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TEZCATLIPOCA AND THE TOLTECS - A Toltec Legend from Ancient Anahuac: Baba Indaba’s Children's Stories - Issue 392

26 pages7 minutes


ISSN: 2397-9607 Issue 392

In this 392nd issue of the Baba Indaba’s Children's Stories series, Baba Indaba narrates the Toltec Fairy Tale of "TEZCATLIPOCA AND THE TOLTECS”.

A long, long time ago in the land of Anahuac, in the days of Quetzalcoatl there was abundance of everything necessary for subsistence. The maize was plentiful, the calabashes were as thick as one’s arm, and cotton grew in all colours without having to be dyed.
But this blissful state was too fortunate to last. Envious of the calm enjoyment of the god and his people the Toltecs, three wicked “necromancers” plotted their downfall and these wicked necromancers invaded the Nahua tribes. The deities Huitzilopochtli, Titlacahuan or Tezcatlipoca laid evil enchantments upon the city of Tollan, and Tezcatlipoca in particular took the lead in these envious conspiracies.
Disguised as an aged man with white hair, he presented himself at the palace of Quetzalcoatl, where he request an audience with Quetzalcoatl.

The pages refused this and showed him out. advised him to retire, as Quetzalcoatl was indisposed and could see no one. He requested them, however, to tell the god Tezcatlipoca was waiting outside and he was granted admittance.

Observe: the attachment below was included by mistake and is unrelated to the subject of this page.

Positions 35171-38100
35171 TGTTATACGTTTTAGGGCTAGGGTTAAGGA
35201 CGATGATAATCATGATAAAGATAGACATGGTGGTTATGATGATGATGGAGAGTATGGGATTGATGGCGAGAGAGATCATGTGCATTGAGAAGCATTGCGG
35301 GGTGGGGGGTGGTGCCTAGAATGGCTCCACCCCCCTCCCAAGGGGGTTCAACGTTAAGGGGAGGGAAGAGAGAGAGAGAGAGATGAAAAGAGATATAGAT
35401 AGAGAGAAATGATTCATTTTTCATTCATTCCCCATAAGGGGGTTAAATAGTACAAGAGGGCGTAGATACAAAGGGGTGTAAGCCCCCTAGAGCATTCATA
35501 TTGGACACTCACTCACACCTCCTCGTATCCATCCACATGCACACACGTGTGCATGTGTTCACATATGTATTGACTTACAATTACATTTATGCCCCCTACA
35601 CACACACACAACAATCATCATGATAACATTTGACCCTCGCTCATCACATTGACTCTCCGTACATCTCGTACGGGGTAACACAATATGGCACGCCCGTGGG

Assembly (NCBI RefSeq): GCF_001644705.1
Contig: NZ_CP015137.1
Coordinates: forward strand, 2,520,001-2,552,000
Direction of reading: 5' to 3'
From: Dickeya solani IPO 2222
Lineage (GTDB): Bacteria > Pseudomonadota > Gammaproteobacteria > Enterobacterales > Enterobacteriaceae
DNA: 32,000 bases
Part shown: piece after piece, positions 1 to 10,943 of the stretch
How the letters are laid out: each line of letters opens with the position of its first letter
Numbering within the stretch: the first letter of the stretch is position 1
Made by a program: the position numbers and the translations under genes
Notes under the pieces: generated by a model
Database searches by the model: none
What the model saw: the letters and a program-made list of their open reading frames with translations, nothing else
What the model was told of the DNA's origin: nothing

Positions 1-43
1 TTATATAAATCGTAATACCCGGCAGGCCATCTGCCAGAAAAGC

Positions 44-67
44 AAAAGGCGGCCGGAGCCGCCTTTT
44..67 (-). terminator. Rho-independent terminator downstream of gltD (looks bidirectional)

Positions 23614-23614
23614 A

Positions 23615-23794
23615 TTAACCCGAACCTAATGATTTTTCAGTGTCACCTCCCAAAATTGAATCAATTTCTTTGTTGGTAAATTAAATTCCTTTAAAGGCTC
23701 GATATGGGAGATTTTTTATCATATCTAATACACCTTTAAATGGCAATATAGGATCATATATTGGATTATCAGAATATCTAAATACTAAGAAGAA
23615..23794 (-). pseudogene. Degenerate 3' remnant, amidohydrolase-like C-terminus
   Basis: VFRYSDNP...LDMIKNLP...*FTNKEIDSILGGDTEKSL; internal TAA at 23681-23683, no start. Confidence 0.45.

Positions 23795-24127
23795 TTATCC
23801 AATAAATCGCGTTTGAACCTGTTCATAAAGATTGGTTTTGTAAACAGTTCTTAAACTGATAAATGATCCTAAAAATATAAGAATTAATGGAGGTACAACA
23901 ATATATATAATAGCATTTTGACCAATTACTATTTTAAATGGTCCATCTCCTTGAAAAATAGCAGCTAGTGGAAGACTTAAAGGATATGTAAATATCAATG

On entering the king’s chamber, the wily Tezcatlipoca simulated much sympathy with the suffering god-king. “How are you, my son?” he asked. “I have brought you a drug which you should drink, and which will put an end to the course of your malady.”
“You are welcome, old man,” replied Quetzalcoatl for he had been suffering and had been indisposed for quite a while. Tezcatlipoca assured him that if he partook of the medicine, he would immediately experience a great improvement in health. Quetzalcoatl drank the potion, and at once felt much revived. The cunning Tezcatlipoca pressed another and still another cup of the potion upon him, and as it was nothing but the wine of the country, and the King speedily became intoxicated.

What happened next you ask…? Was the King  totally overcome by the evil machinations or did he succeed in breaking free of Tezcatlipoca’s hold over him? And what of the people and the country? Well many things happened, some silly and some serious. To find the answers to these questions, and others you may have, you will have to download and read this story to find out for yourself!

Baba Indaba is a fictitious Zulu storyteller who narrates children's stories from around the world. Baba Indaba translates as "Father of Stories".

Each issue also has a "WHERE IN THE WORLD - LOOK IT UP" section, where young readers are challenged to look up a place on a map somewhere in the world. The place, town or city is relevant to the story. HINT - use Google maps.

Buy any of the 390+ Baba Indaba Children’s Stories on Google Play using the URL listed in the book.

33% of the profit from the sale of this book will be donated to charities.


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